From Jan. 28, 2017
A week of shock and awe pronouncements and diktats from the US emperor-president finishes with an unconstitutional, immoral, and hypocritical directive to bar people from specific countries to enter the US. Much has and will be written about this. I’m interested here in the kinds of arguments that Trumpists use over and over again. You see them in comment threads, in interviews, and hear them in conversation. They are analogies, and specific kinds of analogies at that.
These analogies are invariably to things at the level of individual experience. They are meant to interpret difficult, strange, or outsized things in familiar terms. Examples: the response to the outcry over immigration restrictions: “would you let just anyone into your house?”. The response to macro-economic practice: “we must balance our budget, just like a family has to live within its means.” The response to social programs of various sorts: “everyone needs to look out for themselves, and not expect other people to pay for them.” The response to an acceptable president: “someone I could have a beer with.”
All of these and many more examples are analogies to a specific kind of situation – the family, and along with that, individual action. And, all these analogies are flawed. The problem with analogies is that they are always limited. When you compare two things, there are always dissimilarities as well as similarities, and trying to draw conclusions based on an analogy without recognizing the dissimilarities can be superficially persuasive but does not ultimately hold water.
Cases in point – national economies have very little resemblance to household budgets. Households can’t print money. They do not enter into multinational trade agreements. There is a reason why, in university, there are courses in microeconomics and macroeconomics. These are fundamentally different contexts.
Nations are not like families. We are not “letting people into our house”. Families have a structure of personal familiarity, which has trust built on that basis. Nations do not – they operate completely differently. Security operates differently – immigrants are in no way “part of the (national) family”.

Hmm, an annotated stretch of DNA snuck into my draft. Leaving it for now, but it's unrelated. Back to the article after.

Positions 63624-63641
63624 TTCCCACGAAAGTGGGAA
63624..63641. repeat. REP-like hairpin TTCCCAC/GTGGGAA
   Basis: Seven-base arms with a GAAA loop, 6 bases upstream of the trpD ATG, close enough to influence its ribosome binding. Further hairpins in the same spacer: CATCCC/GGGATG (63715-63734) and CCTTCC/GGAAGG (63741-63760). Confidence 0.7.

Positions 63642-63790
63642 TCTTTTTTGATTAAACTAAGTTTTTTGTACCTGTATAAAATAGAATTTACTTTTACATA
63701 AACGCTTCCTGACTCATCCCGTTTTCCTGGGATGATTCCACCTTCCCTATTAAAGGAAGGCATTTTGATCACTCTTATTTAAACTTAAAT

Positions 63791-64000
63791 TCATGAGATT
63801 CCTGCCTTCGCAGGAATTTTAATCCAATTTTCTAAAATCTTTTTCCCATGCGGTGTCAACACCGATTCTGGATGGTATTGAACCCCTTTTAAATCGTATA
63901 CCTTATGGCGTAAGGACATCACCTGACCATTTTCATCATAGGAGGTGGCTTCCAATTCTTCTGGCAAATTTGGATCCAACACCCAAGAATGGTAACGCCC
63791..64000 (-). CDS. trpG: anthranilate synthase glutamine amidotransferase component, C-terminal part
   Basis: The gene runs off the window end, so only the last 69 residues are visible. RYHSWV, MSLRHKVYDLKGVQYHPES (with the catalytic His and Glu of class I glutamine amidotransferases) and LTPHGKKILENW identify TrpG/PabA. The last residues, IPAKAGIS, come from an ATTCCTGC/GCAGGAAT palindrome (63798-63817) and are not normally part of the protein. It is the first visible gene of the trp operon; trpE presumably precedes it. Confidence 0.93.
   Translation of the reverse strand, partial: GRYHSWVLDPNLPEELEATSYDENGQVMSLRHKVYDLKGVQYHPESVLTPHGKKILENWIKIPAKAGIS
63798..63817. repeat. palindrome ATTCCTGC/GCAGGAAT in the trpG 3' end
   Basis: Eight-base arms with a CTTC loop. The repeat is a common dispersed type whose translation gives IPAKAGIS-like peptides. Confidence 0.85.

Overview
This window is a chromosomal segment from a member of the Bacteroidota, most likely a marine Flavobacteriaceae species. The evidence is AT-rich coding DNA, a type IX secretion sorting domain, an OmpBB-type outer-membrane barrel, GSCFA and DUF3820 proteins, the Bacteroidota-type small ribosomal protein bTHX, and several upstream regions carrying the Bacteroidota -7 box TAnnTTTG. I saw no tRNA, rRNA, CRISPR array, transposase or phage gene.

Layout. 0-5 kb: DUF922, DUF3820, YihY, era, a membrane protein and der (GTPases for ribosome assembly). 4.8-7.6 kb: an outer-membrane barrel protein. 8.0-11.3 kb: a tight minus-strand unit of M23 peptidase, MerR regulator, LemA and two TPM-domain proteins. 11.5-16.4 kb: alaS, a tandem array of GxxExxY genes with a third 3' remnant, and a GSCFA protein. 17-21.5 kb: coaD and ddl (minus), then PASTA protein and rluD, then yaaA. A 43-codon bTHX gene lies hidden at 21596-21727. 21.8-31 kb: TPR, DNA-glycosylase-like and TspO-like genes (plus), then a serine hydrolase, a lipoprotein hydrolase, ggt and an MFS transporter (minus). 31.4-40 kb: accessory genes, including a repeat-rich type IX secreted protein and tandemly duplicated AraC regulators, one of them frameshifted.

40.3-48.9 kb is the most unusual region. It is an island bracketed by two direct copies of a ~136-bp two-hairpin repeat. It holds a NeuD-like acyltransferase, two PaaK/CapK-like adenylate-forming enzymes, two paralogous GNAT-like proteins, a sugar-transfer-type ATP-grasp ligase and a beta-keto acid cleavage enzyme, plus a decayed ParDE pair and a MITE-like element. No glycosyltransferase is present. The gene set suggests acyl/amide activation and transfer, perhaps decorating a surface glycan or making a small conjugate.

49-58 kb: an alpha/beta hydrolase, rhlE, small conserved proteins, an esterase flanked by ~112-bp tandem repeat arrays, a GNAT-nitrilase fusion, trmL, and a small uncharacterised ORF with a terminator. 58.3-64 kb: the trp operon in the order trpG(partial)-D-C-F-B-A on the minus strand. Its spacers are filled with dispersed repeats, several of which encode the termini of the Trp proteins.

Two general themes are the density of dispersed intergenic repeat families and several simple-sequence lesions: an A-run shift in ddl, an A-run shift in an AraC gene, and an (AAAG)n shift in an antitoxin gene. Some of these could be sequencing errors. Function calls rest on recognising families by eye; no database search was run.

Governing structures are not like parental structures. The president is not like a stern father (see George Lakoff for more on this). We don’t trust dad to take care of things, because dads know best. There is a reason why there are checks and balances in place.
If I was inclined to argue with Trumpists, which I am not, I would start by resisting the analogies that track back to these familiar experiences. The reliance on simplistic analogies is, in my mind, evidence of a lack of education. One thing that advanced education does is break the hold of this analogical reasoning, by allowing you to think about things outside of the immediate and familiar. Education allows you to hold back what you think you know, including these familiar contexts, in order to learn something new.
Sometimes, when I’ve tried to point these things out to Trumpists, I get an angry response. No surprise, I’m pointing out that a lack of education is a problem. Sometimes, I get people just saying “well, I don’t agree. I have a different opinion.” This is also an illegitimate response. Of course people can have opinions – and some of those opinions are wrong. Now, if someone is willing to try to defend this kind of analogy, to say that governments and nations really are exactly like families in every important way, they’re welcome to try. Facts speak otherwise. The analogies obscure more than they uncover. And, hiding behind the idea that everyone has their own opinion moves us to a different kind of dispute, one that isn’t based in reason at all, but in war. The relativism of “different opinions” means that the only way to settle a dispute is to see who is more powerful.
So, I’m not inclined to argue. I think most of these arguments are little more than stalling tactics anyway. Does that mean that we give up on convincing anyone? Does that mean that it is only war? No, there are other ways to conduct politics, and there are other ways to win, short of literal civil war. I’ll write about what that looks like soon.